Amid climate change crisis, Pa.’s science curriculum falls short | Opinion
As a Penn State climate scientist, I took a look at the proposed new curriculum. I was not pleased.
Climate change is an ongoing crisis, so it’s no surprise that a solid majority of Pennsylvanians — 78%, according to the Yale Program on Climate Change Communication’s estimate — think that schools should teach about the causes, consequences, and solutions to global warming. But how well are Pennsylvania’s public schools faring in this effort? And how much would a revision released this month help?
A primary factor affecting public science education is state science standards, documents that set forth what knowledge and abilities students are supposed to acquire in the course of their science education. State science standards thus help to determine the content of textbooks, statewide testing, teacher preparation, curriculum, and lesson plans.
In a recent study of the treatment of climate change in state science standards around the country from the National Center for Science Education and Texas Freedom Network Education Fund, Pennsylvania’s state science standards received an F grade — and the lowest average numerical score of all states. “They don’t acknowledge climate change at all,” one of the scientists evaluating the standards commented. The report acknowledged, however, that the standards evaluated were nearly two decades old with a revision underway.
The latest revision is currently out for a month-long public comment period. As a climate scientist at one of Pennsylvania’s state-affiliated universities, a great number of whose students were educated in our public schools, I was more than a little interested in what my future students would be learning about climate change if the revised standards are approved.
I was not pleased with what I found. Yes, climate change is now present in the proposed standards. Middle school students would be expected to “[a]sk questions to clarify evidence of the factors that have caused the rise in global temperatures over the past century.”
That might look OK, but in fact, it’s problematic, since “factors” seem to imply that there are multiple factors — some of them presumably natural — that are responsible for the warming. There aren’t. Carbon pollution from fossil fuel burning and other human activities alone is responsible for all of the warming of the planet over the past century.
High school students would be expected to use data to make evidence-based forecasts about global and regional climate change. Yet, this is impossible without learning the most important lesson of all: the cause. How else could they be prepared to cope with the challenges that they will face in the warming world that they will inhabit?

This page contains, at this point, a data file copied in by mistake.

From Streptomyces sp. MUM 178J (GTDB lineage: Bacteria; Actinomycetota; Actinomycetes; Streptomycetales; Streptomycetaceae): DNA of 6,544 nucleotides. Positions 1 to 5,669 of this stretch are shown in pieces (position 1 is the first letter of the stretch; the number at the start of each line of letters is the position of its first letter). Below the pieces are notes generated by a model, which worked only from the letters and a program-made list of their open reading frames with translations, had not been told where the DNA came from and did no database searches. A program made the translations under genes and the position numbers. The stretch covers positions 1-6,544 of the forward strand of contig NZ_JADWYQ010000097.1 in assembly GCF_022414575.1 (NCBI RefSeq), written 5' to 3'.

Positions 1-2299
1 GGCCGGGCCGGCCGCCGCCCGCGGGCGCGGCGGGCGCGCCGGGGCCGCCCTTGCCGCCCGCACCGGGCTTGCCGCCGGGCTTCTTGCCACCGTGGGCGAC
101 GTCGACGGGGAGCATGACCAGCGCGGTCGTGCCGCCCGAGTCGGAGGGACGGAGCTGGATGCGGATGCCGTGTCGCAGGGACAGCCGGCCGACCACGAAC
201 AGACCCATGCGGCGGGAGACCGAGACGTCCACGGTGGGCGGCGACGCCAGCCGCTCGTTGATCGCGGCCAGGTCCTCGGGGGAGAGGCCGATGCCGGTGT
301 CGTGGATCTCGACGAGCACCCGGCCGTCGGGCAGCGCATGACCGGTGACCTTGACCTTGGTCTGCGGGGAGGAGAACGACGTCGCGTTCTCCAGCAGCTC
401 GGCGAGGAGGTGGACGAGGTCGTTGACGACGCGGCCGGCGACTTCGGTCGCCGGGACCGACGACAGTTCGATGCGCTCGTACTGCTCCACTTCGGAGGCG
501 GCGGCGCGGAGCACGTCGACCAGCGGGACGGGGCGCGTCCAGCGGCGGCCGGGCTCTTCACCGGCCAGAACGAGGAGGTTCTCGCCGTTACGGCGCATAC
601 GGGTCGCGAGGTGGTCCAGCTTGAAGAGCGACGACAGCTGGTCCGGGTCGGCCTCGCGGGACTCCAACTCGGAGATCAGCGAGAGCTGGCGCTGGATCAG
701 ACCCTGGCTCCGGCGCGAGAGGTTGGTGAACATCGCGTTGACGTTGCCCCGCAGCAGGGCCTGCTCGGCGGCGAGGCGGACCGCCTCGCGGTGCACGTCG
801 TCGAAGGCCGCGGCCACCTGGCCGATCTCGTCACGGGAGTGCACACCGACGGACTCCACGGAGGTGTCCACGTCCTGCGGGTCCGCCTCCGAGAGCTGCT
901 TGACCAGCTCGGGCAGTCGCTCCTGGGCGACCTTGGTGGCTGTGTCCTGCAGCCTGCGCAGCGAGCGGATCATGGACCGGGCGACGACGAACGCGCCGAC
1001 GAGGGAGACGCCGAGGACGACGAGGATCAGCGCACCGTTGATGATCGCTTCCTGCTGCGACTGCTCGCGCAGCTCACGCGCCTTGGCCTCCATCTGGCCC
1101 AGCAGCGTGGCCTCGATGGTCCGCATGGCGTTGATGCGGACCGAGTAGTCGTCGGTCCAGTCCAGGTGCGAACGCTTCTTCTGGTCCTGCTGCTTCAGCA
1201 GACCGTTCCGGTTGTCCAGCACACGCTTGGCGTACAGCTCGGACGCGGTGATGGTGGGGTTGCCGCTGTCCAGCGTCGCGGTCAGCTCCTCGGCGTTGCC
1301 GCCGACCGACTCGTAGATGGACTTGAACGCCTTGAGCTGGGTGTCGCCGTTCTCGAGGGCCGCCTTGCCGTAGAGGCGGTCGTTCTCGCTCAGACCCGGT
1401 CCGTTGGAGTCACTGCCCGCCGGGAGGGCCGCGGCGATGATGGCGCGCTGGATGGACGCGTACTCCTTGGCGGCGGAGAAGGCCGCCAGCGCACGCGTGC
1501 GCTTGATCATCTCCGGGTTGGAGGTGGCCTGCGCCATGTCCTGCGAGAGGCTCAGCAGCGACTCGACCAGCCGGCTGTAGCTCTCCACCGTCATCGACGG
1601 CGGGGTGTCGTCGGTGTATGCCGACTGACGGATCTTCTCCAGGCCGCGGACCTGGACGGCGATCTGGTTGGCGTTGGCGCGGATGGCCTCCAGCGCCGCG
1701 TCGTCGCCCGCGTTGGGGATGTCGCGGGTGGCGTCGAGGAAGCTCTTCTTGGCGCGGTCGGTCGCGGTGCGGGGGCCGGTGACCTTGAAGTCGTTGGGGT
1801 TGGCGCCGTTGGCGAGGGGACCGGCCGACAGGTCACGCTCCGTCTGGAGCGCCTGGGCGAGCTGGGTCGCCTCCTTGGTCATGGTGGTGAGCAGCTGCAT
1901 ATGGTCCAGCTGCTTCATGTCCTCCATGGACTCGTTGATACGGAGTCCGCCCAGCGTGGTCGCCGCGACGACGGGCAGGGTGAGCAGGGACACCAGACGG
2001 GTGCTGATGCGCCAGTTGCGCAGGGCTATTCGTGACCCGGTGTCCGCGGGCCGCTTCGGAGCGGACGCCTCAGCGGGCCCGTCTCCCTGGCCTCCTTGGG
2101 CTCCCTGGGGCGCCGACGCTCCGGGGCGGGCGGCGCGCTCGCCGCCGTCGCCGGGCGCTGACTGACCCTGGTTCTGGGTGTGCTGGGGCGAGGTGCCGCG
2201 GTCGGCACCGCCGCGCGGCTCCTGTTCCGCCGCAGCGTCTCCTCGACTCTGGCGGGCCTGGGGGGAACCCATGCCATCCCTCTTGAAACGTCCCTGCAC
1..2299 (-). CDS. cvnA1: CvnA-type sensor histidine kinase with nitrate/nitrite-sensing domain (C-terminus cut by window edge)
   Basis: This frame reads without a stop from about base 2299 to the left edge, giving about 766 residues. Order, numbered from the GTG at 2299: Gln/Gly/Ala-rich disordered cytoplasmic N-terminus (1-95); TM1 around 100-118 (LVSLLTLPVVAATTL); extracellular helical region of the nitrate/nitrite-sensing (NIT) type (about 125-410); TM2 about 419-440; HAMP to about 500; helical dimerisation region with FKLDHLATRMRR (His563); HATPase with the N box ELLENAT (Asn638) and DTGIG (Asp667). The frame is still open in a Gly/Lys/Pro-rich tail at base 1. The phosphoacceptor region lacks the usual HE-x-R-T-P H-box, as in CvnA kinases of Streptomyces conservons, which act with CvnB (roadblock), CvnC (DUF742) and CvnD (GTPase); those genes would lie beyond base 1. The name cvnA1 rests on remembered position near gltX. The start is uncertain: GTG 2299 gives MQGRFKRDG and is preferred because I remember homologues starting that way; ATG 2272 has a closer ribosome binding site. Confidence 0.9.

The 2013 Next Generation Science Standards (NGSS) — on which the proposed Pennsylvania standards have been substantially modeled — contain the same language at the middle school level. But they add, in a clarification statement, that these factors include human activities, and recommend emphasizing “the major role that human activities play in causing the rise in global temperatures.”
Even the NGSS understates the importance of human activity which, as already noted, is responsible for all of the present-day global warming. That’s one of the reasons they only received a B+ grade in the recent study. A number of states — Wyoming, Alaska, New York, North Dakota, Colorado, and Massachusetts — did better. But the proposed standards for Pennsylvania would clearly be worse.
How can it be that, when it comes to science standards, our great commonwealth, proud of its intellectual heritage tracing back to the father of the American Enlightenment, Ben Franklin, is trailing behind? Could it be that, as with other states with lagging climate education standards, climate-change-denying policymakers are to blame?
I don’t see any evidence that’s actually the source of the problem here in Pennsylvania. Rather, the source seems to be that the proposed standards include only performance expectations. They don’t include additional key features of the NGSS — clarification statements, disciplinary core ideas, science and engineering practices, crosscutting concepts — that provide additional guidance to teachers as to what constitutes sound and effective pedagogy.
Adding these features to the proposed state guidelines would improve our standards across the board, not only for climate change but for other areas of science education. And more science-literate graduates will compete more favorably in a global economic marketplace that increasingly emphasizes scientific and technological skills.
The Pennsylvania Science Teachers Association called in 2018 for the NGSS to be adopted in Pennsylvania. That was three years ago, but late, as they say, is better than never. It’s time we make it happen.
Michael E. Mann is distinguished professor of atmospheric science and director of the Earth System Science Center at Penn State University and author of the recent book, “The New Climate War: The Fight to Take Back our Planet.” He serves on the board of the National Center for Science Education.